The headline sounds like a plot from a movie starring Tom Hanks.
But in reality, Tom Hanks has COVID-19, while this man doesn’t have the virus.
So what happened? Why does he have to walk? And why a dog and not a cat?
Here’s the story of Alixson Mangundok.
Just Came Back from Japan
Alixson, a Malaysian, has been working overseas since he was 18. The father of two has worked in Singapore, Algeria, Australia, South Korea and now, in Japan.
The guy has just came back to Malaysia from Japan on 25 March 2020, and had landed on Kota Kinabalu International Airport. Just so you know, that’s in Sabah, which is in East Malaysia.
Remember, by then, Malaysia was already on “lockdown”.
Just like any returning Malaysian, he was screened and did not show any symptoms, but was still asked to head down to a hospital for a more thorough screening.
The hospital then got him to self-quarantine at home, a precautionary measure for anyone returning from a high-risk country.
Two of his large luggage have already being brought back to his hometown by his relatives, but he had held on to a backpack as he thought he would need to be quarantined in a nearby quarantine centre.
But now that he has to quarantine at home, what does he do?
After all, he was in Kota Kinabalu and lives in Kota Marudu—a good 120 km away.
Any sane person would have called his family member to fetch him home, or he can simply take a bus back home.
He decided to walk the whole 120 km home.
But why? Is he addicted to walking or what?
No, because he took “socially responsibility” to a whole new level.
Avoid Risk to Anyone
Despite being told that he might not have the coronavirus, the man’s still worried, and “to avoid any risk to anyone, I decided to walk all the way to Kota Marudu because I am used to walking for kilometres and days from my time hunting and farming.”
I’m used to walking for kilometres from my time in NS too, but I still find it a chore to walk from my flat to the bus stop.
The man then started his journey after a lunch and bought two bottles of water for his journey.
Soon after he embarked on his journey, a dog suddenly followed him.
And like a Role-Playing Game in a PlayStation, the dog joined him and they became a team.
He even named it Hachiko after the Japanese Akita dog, which is known for its loyalty.
Halfway through the journey whereby he had to braved through the rain and the sun, he decided to turn Hachiko from a non-playing character to a playing character.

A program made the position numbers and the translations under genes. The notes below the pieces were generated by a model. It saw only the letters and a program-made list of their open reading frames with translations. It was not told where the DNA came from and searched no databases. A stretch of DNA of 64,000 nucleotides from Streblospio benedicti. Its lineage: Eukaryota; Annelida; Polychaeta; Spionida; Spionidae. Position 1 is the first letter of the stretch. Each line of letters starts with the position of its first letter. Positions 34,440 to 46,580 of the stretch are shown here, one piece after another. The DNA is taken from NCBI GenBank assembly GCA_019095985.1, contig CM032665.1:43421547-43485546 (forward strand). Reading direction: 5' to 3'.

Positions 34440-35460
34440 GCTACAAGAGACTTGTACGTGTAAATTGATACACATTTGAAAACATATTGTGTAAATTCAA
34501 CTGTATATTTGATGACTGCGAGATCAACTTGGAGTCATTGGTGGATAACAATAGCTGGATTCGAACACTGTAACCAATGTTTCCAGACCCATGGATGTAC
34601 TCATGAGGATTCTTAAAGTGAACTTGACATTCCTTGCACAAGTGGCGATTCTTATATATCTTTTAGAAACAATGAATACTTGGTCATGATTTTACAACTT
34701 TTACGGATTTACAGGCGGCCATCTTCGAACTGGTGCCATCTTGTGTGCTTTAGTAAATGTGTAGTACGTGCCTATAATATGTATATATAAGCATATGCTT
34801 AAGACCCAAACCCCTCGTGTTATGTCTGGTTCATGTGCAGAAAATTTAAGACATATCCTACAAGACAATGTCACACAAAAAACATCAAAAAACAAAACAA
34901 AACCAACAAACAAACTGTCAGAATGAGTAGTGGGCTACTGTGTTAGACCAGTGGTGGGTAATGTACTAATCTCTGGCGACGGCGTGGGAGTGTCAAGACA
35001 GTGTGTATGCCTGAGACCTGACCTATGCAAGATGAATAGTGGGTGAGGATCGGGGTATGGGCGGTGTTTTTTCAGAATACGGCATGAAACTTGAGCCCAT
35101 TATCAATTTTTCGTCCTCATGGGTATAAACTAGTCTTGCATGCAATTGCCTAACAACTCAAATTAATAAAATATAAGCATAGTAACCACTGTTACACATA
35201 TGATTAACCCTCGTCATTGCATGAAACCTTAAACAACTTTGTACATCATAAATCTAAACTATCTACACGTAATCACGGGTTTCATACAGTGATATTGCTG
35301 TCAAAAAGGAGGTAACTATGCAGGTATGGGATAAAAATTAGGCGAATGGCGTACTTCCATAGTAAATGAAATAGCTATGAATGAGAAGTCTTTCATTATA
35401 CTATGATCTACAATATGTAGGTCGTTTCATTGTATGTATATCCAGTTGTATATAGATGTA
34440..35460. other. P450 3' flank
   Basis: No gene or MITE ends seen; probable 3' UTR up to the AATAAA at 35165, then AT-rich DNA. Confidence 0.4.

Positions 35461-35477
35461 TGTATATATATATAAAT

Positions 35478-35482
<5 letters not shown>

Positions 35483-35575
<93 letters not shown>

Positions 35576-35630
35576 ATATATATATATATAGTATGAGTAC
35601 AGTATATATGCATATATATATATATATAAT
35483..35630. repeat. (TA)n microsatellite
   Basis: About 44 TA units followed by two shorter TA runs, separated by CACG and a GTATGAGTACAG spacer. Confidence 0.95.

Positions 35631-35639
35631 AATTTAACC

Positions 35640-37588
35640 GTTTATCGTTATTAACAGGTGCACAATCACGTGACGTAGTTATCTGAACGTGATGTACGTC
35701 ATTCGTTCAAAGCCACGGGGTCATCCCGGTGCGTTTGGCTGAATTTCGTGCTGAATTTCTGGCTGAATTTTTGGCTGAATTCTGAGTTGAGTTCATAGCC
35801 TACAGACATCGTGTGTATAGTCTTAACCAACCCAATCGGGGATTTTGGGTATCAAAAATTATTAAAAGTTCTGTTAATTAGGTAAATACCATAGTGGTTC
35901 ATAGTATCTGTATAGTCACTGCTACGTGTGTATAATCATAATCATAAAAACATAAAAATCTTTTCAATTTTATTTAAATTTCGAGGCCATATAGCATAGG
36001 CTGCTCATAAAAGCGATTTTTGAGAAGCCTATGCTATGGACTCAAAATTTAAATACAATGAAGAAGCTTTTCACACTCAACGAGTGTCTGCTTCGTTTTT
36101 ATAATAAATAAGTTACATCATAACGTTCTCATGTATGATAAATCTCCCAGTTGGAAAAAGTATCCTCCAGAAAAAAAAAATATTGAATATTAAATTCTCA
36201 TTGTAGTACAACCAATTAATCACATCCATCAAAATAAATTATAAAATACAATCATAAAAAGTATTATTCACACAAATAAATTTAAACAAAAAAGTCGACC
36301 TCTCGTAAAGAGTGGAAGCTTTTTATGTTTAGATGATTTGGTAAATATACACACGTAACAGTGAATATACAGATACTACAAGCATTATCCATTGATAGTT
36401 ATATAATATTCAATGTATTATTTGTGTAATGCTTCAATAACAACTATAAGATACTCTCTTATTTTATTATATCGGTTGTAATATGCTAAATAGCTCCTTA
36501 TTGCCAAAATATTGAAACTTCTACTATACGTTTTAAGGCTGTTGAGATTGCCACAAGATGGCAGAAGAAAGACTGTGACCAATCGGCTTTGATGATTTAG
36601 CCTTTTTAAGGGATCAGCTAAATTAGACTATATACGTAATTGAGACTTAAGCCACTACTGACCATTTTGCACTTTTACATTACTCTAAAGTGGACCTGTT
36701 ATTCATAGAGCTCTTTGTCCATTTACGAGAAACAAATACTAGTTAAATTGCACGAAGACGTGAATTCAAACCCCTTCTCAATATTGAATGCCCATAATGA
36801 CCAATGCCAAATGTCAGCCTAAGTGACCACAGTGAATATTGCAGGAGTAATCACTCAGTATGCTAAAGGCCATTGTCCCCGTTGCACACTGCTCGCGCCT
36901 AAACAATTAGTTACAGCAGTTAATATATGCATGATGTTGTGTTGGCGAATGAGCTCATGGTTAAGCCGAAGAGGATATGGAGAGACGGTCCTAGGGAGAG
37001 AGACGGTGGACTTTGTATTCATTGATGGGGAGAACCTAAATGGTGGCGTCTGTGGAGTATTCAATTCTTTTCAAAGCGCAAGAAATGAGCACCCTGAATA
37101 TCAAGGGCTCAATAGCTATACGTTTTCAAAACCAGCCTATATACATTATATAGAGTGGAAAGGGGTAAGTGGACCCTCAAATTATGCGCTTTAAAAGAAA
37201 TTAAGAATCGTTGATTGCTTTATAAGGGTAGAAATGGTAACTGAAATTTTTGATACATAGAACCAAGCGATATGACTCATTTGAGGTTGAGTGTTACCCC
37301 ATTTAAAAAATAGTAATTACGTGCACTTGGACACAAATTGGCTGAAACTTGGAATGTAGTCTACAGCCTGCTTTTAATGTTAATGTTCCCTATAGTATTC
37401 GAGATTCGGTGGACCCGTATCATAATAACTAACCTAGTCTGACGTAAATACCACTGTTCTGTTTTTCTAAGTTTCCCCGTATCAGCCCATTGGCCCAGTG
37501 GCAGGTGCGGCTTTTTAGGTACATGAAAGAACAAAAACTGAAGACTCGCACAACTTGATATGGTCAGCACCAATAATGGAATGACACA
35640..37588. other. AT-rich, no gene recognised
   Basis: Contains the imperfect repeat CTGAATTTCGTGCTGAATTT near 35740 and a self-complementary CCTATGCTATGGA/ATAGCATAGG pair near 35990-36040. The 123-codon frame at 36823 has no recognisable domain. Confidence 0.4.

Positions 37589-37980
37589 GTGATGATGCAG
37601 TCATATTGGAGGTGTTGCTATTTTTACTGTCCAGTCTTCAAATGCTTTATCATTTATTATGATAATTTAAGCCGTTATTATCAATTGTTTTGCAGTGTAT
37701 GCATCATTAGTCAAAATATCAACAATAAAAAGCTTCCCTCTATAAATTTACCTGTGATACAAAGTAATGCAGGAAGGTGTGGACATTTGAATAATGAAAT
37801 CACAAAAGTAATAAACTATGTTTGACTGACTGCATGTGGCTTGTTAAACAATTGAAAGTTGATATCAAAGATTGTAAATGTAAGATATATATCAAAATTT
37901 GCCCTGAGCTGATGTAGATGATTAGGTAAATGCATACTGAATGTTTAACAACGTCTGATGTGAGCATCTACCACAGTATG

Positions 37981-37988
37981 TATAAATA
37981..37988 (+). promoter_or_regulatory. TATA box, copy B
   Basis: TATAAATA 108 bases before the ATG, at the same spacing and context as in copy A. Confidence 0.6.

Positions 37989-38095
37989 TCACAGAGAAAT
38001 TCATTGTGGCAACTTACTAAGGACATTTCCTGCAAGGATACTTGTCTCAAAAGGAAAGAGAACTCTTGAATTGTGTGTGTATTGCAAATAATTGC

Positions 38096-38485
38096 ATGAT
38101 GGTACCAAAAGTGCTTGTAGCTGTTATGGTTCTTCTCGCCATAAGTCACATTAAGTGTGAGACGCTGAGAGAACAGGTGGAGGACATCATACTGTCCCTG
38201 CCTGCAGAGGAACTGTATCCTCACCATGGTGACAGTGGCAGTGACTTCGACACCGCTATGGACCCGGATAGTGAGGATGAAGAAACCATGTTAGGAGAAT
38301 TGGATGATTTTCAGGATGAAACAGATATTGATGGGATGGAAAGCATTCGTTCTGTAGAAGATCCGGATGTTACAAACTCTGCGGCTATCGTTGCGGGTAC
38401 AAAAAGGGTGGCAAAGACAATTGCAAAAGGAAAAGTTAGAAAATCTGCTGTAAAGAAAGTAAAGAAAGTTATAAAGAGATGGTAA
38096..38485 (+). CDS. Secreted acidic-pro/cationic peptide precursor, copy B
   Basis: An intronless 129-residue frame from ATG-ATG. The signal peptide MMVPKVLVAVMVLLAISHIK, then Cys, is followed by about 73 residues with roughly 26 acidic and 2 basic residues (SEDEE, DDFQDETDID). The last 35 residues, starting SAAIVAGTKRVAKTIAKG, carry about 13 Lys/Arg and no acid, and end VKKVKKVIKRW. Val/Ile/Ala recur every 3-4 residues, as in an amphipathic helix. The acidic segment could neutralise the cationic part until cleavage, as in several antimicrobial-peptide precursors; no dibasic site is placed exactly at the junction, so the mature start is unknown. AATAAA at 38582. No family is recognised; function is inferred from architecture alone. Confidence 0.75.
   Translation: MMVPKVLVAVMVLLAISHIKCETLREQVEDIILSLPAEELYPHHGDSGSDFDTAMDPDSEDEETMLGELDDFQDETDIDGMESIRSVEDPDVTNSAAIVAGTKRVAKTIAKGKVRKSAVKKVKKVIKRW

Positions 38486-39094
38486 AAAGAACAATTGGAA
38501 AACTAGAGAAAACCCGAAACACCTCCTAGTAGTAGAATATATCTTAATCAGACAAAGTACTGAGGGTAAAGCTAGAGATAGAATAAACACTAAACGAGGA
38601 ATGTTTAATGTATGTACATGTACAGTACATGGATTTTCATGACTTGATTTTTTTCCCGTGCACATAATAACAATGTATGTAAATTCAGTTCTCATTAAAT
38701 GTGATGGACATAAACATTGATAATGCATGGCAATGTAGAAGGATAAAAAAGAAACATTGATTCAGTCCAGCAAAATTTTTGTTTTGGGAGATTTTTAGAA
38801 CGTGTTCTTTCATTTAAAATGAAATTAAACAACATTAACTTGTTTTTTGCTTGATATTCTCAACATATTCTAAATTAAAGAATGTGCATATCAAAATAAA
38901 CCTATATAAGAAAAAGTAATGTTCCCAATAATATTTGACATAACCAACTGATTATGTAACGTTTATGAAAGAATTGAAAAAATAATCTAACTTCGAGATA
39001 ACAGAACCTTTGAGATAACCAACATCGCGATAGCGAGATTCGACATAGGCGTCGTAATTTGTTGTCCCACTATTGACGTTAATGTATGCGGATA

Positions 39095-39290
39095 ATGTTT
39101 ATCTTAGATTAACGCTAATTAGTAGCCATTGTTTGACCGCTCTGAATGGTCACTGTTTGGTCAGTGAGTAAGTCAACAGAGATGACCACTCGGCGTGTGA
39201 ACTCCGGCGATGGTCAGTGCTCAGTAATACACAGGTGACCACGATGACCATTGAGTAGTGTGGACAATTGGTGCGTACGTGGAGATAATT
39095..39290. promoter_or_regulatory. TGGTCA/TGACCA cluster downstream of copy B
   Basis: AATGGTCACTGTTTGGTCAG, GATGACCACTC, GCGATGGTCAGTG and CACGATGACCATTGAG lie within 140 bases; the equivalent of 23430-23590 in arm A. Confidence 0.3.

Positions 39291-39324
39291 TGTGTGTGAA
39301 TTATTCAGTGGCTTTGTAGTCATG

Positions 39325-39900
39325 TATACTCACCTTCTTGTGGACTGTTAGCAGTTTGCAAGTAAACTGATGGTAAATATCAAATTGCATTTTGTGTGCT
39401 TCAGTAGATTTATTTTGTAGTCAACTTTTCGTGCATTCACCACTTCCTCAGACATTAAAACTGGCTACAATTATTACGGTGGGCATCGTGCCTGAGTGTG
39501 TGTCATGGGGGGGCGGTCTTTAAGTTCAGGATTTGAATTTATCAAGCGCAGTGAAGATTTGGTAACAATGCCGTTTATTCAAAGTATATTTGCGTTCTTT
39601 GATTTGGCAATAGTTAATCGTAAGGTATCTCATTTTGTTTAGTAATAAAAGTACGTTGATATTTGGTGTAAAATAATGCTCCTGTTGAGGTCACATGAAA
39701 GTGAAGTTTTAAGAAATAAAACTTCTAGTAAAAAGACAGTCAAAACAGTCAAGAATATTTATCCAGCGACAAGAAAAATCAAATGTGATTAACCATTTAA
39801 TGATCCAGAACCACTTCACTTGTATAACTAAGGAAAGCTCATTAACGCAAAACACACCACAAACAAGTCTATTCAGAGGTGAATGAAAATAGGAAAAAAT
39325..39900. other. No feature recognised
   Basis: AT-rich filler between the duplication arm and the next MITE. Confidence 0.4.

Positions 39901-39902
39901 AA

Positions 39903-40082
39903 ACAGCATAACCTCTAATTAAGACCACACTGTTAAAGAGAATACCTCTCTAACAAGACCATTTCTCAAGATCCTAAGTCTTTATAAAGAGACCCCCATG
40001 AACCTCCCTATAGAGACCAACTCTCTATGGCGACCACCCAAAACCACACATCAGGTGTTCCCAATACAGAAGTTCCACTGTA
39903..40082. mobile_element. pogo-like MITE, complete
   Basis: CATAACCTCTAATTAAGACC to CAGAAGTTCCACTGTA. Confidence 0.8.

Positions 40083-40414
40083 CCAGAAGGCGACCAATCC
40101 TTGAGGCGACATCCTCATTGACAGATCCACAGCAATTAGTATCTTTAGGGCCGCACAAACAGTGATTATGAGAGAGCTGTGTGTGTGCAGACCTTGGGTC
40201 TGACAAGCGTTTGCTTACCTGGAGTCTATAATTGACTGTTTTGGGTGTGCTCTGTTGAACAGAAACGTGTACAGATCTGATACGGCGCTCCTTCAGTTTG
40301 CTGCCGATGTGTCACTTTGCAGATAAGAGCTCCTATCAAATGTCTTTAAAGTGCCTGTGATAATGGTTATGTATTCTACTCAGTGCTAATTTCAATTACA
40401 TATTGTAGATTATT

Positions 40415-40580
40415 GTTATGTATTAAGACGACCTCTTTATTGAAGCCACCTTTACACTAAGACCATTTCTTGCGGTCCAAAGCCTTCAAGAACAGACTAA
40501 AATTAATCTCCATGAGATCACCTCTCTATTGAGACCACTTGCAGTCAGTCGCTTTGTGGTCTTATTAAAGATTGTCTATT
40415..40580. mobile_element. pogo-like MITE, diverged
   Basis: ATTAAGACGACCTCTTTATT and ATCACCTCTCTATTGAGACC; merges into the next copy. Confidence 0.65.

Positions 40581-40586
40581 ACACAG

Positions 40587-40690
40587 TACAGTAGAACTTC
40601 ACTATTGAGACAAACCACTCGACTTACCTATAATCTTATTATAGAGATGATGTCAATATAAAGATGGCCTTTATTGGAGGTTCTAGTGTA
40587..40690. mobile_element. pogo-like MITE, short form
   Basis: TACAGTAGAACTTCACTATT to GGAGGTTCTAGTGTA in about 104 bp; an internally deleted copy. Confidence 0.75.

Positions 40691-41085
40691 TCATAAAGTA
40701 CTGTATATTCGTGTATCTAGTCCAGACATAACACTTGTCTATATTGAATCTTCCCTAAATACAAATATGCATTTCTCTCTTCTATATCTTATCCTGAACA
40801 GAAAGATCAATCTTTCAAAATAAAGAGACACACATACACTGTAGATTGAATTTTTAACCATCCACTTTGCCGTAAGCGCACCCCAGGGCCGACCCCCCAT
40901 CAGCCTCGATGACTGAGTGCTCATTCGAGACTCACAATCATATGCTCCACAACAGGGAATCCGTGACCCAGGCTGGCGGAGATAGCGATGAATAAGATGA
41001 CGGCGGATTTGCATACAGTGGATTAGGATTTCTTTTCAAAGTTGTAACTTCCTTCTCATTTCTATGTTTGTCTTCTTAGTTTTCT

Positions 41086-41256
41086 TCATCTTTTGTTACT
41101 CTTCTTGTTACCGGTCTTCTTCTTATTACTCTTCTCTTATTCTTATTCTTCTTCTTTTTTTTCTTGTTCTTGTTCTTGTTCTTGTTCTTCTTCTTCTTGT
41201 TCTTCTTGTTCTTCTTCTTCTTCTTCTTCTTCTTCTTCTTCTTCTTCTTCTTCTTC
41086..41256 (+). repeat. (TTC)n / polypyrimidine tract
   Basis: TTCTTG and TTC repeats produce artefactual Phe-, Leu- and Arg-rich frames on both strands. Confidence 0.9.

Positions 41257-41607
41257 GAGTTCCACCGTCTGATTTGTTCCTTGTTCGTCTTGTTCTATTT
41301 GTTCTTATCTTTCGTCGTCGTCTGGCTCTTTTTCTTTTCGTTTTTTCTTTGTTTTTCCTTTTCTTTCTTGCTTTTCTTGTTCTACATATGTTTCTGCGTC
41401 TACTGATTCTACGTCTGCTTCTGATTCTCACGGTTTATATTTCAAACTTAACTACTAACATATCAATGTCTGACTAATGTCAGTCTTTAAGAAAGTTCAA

He said, “I thought it would leave me halfway through but it stayed with me the whole way, that is why I decided to adopt Hachiko.”
Definitely a better love story than Twilight.
Rejected Help Along the Way
During his journey, he made a few new friends.
When he encountered roadblocks, the police officers, after knowing what he intended to do, had offered rides but Alixson rejected the offer. He reasoned that he had “declined because I have this dog and I don’t want to pose any health risk to anyone, even though the doctors said I should be clear.”
Overly socially responsible or just socially responsible?
Brother Drove Past But Didn’t Know It Was Him
When he was near Kg Tandasan in Kota Belud, he apparently saw his brother’s car.
He then waved at him, and his brother waved back…
…but continued to drive off.
Alixson reasoned, “He waved back but did not recognise me as I was shielding my face from the glare of the sun, and I had a dog with me, so he just drove off.”
Sounding more and more like a plot from a movie, isn’t it?
But wait, the story’s ending soon.
Brother Turned Back
His brother then turned back and found him.
Apparently, his brother’s supervisor had also found Alixson walking and informed his brother about it.
Alixson added, “At that point, I think they were all worried because my handphone had been dead for two days and they had not heard from me since the airport.”
But of course Alixson isn’t going to just sit in his brother’s car, if not his effort would have been in vain.
Instead, his family sent a car to him so that he could drive back home himself together with his best pal Hachiko.
By then, he had walked for 3 days and 70km.
Happily Ever After
Once he reached home, he immediately isolated himself in ”a small hut on the farm because it would be safer for everyone”, and on 7 April, he went for another screening.
Now, of course you’ve got to wonder: is that a case of socially responsibility, or a legit case of General Anxiety Disorder?
But given that mental disorders are diagnosed by deciding whether one’s quality of life is affected or not, and now that everyone’s quality of life is affected, the line is really blur.
Still, kudos to the man who shows us that responsible people still exist.
And here in Singapore, two teenagers have been charged for drinking a bottle of juice and putting it back on the shelf, and a guy has also been charged for having bak kut teh while serving his Stay-Home Notice.
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